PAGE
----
Today is a knock off day. I have seen these things everywhere.
Those big Initials that people hang on the wall. In a collage of pictures, or in the landing of a stair case. Or this one from House On Hill Road that just blows my mind.
Let’s just imagine the real thing is probably from Pottery Barn, or Ballard’s, maybe Home Decorators…. it is rather large, made of heavy wood, and probably a nice neutral color. And probably pretty expensive.
With foam I can imagine it how I want to…. for a LOT less. I mean a LOT less.
First, we are going to make the letter on the computer – so find a font you like. If you haven’t been collecting them for years, try some good free sites such as dafont, Simply the best fonts, or my favorite place (to BUY fonts) is Signfonts. No addict is complete without a font or two from there. If you don’t want to be quite so wacky, Windows has some great type style fonts too.
Now, using your handy dandy photo-editor (remember the free one, Gimp, right?) open a new document. Type your chosen letter in your chosen font. Stretch it out as big as you can. Save it as a .jpg.
You will have a simple image like this.
(The font I am using is)……
And I have used it a billion times since I spent the $20 on it (it’s even my post title font!) so I don’t have to count this in the cost, LOL. Click the name above to go to the signfonts.com site to purchase if you like.
With your letter saved as a .jpg, go to blockposters.com. We are going to take that small jpg, and turn it into a large image that will print on several 8 1/2” x 11 sheets of paper – normal size printer.
This site walks you through resizing your image to big huge poster like proportions. For free. I love free. It actually lets you choose your size if HUGE isn’t to your liking.
Step one: Upload the .jpg of your letter
Step two: Slice your image according to what size you want the final outcome to be (so it will print on several sheets of regular paper)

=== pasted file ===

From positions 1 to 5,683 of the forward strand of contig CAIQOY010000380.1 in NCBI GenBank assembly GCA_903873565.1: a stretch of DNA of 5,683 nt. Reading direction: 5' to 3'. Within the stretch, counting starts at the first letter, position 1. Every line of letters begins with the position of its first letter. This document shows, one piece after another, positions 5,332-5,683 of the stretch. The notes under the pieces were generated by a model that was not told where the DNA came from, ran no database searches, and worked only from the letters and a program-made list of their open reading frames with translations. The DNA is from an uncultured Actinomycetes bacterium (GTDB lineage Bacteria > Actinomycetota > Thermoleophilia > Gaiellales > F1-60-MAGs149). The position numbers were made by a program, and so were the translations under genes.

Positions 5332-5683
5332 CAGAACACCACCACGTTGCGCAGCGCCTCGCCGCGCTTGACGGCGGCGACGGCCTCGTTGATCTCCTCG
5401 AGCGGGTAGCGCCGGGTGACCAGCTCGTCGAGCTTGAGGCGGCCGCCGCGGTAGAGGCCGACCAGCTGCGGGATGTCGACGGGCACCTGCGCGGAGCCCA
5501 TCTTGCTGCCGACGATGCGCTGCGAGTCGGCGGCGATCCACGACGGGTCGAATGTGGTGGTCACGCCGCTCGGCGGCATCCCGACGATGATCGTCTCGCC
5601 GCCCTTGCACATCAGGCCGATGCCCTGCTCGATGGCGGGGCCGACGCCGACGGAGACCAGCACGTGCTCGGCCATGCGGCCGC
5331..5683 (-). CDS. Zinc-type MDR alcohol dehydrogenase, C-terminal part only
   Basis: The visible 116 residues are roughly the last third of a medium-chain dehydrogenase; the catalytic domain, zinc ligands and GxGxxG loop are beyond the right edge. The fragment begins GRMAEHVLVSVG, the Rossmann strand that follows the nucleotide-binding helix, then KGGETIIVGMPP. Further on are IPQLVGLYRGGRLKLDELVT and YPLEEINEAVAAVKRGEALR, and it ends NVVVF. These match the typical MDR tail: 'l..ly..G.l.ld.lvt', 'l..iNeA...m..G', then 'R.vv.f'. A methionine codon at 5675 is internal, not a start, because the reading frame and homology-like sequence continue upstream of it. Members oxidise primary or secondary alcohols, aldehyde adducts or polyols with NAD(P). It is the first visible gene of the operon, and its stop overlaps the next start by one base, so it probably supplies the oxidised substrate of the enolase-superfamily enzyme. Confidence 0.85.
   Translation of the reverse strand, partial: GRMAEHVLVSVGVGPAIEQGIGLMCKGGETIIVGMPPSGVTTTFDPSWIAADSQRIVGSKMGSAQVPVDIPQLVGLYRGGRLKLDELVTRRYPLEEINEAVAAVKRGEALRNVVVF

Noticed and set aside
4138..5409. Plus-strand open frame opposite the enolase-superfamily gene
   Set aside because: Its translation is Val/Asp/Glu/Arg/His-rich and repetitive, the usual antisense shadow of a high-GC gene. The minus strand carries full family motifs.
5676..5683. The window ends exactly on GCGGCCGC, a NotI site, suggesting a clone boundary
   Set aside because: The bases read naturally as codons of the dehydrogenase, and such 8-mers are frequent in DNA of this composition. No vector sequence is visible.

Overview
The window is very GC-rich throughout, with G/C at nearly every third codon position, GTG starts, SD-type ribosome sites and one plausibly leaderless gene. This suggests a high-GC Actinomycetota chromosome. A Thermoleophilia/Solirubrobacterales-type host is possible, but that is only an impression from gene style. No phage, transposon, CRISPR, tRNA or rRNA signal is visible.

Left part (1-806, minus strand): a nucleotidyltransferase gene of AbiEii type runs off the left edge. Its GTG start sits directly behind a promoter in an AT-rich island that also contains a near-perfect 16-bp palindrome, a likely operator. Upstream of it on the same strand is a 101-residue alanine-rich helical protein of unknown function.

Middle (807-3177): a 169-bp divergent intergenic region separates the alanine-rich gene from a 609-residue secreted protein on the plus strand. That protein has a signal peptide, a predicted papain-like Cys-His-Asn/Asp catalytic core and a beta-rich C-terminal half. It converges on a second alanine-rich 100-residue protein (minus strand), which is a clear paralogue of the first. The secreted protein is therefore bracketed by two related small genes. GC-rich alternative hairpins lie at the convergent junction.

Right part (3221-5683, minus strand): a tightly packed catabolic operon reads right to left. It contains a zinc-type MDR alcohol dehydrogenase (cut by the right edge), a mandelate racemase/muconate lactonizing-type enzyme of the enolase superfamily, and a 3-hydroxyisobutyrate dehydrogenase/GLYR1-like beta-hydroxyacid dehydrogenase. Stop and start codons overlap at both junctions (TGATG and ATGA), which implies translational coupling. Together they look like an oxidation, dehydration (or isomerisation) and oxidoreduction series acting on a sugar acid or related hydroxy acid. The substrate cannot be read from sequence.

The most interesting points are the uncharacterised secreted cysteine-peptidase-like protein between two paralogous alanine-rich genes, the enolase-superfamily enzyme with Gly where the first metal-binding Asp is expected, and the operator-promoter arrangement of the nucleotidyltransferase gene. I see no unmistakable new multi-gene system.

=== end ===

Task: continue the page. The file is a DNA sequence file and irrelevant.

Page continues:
My N above would be printed on 16 sheets of paper, and when they are all connected, the PAPER is 2.8’ wide x 3.5 feet tall. (The N itself doesn't go to all edges, so it will be a bit smaller.)
There are 2 red arrows on each side of the 4 above, which allow you to increase or decrease the # of pages it prints on. I ultimately chose 2 pages wide: (which made it 4 pages total, and a good size for my final letter)
Step 3: Download your image – which is free. It gives you a .pdf file that you can easily save to your hard drive for future letter making sessions if you wish, and is super easy to print from.
Seems like it took forever to get to this point, but it honestly takes longer to explain than it does to just do it. So please, don’t let my complex instructions deter you!
Here are my letter sheets laid out on the foam. I see I need to trim the edges of the sheets of paper to make them match up.
Trimmed and taped together.
Secured to the foam with push pins. Make sure not to push pin into any of the shaded area, or it will put a hole in your final letter.
Now we get into Foam Carving. My ultimate favorite past time. It’s a Halloween thing, I guess ;)
With your Xacto, slowly and carefully cut around the outline of your letter. You don’t have to go all the way through the foam at this point, just enough to transfer the pattern.
Please, please be careful doing this. It is easy to get going too fast, and slice your finger. I have many friends in the foam carving hobby with the scars to prove it.
Once you have cut the outline, you can remove your pins and paper, and have a perfect outline of your letter.
Can you see it? Now you can go back with your Xacto and cut all the way through the foam, releasing your letter.
As you can see above, it will be rough. Just try to go slow enough not to take chunks out of the foam. (You can use a brand new blade to decrease that possibility – dull blades drag alot and cause the missing chunks)
Where my blade was dulling, I started causing drag here.
Now to straighten the edges. Where’s that nail file? Just go all the way around it. Foam “sands” really easily and it you can do too much before you know it. Oh, and do this in a ventilated area – OUTSIDE. If you have a dust mask, wear it.
The edges really clean up nicely.
So now it’s cleaned up, and ready for paint.
Neutrals? Not for me!
And just because I never know when to end the polka dots…
Really, I promise – it’s not complicated. By reading the entire post, you have made it through the hardest part, LOL!
Now let’s start monogramming our walls!
Oh, and thank you for NOT noticing that I linked yesterdays post to Power of Paint WEDNESDAYS. That just shows how bad I want this week over with already, LOL.